• The growing use of Electronic Control Units has not resulted in an overall decrease in the numbers of wires or the weight of copper used in a vehicle. Extended use of networks to route signals through vehicles will suppress an increase in total number of wires, but will still leave designers with considerable challenges in managing the resulting complexity. The number of user choices offered has a multiplier effect on the number of harness build-able levels. Interest in the techniques to address the burden of  managing the data will focus on feature-based algorithms and modular-composite design techniques for mass market passenger vehicles. Tools which give visibility and control to the engineers earlier in working out the complexity implications of design and additional feature choices will become indispensable. 
  • Societal, consumer and legislative pressure to use recyclable materials and improve fuel efficiency is going to increase over the next decade. I’m not a genius that can predict the spikes and troughs of copper prices over the next 10 years, but my amateur research is enough to give a forecast prices will at some stage over the decade be double what they are now. Might stay that way. Copper alloy wires containing less copper per linear length than stranded copper wire will become common. Copper clad aluminum wires for example are suitable for many applications which currently use conventional stranded copper wires. 
  • I expect connector and terminal systems to slowly evolve. Lighter, more durable parts will take a toehold in the market. What works in wiring harnesses however is immediate cost reduction – so if you have something cheaper than the currently used connector system to pitch to the OEM then you have a shot at displacing the connector system which has been virtually unchanged for 40 years or more. Manufacturers will invest R&D effort into validating and updating terminal systems for the copper alloy types of wire and competitive advantage will come from a tight international distribution system.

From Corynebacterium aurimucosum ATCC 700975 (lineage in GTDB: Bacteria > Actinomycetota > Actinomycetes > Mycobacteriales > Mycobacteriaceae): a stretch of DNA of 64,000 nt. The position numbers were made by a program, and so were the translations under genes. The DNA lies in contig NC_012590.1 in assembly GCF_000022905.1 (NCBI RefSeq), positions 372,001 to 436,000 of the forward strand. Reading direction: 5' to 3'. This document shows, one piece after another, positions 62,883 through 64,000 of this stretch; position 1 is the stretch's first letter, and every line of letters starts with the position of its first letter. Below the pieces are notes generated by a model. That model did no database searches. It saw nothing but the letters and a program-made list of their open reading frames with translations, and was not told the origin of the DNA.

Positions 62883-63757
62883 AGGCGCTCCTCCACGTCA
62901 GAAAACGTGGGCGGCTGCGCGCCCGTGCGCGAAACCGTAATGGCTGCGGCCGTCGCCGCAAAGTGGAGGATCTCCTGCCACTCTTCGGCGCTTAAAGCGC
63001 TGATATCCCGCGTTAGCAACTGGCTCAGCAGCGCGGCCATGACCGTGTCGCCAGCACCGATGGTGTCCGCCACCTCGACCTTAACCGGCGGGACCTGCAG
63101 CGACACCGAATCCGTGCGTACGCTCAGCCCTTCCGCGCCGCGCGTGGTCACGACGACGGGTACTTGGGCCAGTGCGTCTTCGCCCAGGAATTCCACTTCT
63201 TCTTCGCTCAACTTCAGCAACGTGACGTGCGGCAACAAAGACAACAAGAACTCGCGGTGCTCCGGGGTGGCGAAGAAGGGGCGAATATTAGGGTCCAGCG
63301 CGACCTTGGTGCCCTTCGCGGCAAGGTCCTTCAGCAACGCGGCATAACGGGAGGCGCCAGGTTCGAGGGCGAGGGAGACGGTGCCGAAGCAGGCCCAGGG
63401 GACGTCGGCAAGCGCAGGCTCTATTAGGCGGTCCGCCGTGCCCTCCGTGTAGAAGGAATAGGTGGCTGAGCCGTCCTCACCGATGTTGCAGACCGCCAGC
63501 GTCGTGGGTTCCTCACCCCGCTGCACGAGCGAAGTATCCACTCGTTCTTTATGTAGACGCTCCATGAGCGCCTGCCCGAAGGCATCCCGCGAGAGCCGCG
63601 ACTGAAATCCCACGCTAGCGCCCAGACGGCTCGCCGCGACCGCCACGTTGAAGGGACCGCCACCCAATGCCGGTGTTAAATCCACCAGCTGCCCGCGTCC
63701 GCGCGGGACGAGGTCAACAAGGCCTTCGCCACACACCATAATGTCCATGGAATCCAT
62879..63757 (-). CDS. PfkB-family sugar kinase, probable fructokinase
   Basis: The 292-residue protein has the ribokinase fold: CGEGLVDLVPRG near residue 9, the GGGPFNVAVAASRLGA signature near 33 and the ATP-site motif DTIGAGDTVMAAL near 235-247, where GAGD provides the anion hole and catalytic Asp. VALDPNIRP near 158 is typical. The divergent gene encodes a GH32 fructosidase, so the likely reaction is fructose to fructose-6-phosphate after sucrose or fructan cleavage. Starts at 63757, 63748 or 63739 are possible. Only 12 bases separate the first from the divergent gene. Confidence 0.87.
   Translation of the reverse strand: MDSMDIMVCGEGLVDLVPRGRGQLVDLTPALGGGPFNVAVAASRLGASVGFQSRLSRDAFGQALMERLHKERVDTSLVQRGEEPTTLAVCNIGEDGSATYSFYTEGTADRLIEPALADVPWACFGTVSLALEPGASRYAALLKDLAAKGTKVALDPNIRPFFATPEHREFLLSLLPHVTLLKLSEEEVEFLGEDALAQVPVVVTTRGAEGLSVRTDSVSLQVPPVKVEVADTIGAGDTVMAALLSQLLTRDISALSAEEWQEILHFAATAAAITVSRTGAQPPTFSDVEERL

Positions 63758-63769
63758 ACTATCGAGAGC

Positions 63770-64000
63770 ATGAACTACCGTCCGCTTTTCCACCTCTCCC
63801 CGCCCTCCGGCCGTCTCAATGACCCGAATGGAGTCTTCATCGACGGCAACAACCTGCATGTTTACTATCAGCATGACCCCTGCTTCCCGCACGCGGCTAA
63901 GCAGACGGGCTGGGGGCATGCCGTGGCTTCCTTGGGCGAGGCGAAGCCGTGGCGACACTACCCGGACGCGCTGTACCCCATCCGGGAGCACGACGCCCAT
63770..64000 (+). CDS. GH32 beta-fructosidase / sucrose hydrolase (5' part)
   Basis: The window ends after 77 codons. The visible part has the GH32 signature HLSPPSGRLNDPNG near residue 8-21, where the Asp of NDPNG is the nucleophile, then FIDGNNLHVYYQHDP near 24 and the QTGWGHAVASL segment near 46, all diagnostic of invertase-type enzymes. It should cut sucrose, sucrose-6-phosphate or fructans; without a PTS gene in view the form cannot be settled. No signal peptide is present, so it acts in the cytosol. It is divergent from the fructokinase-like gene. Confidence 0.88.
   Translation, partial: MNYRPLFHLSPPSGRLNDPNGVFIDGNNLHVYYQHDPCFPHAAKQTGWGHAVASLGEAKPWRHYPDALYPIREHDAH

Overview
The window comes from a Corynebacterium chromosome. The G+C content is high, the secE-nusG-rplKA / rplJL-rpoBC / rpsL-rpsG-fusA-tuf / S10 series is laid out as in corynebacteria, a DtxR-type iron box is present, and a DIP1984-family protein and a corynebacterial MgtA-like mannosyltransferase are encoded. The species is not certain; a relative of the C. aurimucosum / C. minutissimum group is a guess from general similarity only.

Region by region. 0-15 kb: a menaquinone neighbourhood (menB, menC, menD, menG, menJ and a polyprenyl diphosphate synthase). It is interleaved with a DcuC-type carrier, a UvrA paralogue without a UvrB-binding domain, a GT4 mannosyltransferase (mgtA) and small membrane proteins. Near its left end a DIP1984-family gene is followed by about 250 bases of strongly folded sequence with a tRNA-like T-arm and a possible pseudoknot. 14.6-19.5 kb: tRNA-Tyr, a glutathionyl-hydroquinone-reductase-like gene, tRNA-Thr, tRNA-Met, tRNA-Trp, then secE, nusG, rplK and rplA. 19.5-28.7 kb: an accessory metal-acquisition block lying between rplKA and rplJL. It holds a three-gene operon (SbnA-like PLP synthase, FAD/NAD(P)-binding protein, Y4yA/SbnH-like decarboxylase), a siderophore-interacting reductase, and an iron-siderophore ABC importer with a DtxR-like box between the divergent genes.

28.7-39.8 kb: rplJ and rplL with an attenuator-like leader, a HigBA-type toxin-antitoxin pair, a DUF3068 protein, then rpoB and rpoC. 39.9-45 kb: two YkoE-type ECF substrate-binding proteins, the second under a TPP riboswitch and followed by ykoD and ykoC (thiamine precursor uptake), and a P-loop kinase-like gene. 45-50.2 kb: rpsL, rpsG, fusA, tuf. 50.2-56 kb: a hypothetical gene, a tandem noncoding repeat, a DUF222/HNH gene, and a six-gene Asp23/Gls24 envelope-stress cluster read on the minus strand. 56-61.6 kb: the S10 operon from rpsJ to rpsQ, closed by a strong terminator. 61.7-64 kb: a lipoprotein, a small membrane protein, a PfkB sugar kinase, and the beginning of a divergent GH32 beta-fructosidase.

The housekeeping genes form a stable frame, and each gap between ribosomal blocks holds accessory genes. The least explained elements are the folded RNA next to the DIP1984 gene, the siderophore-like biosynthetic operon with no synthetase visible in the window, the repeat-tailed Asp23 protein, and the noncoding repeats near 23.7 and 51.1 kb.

• In the next 10 years I do not forecast a drastic move away from labor intensive assembly for wiring harnesses. Many manual manufacturing operations are inherently difficult to replace with automation in harness assembly and where it is possible take considerable capital investment to do so. Neither harness makers nor their customers have have a long event horizon making it easy to show such investment’s returns.  Therefore the price cutting war shows no sign of stopping soon and assembly workers in Chile for example will be the competition for their Argentinian brothers and sisters in the industry. Process automation robots are not invading and taking over the shop floor any time soon.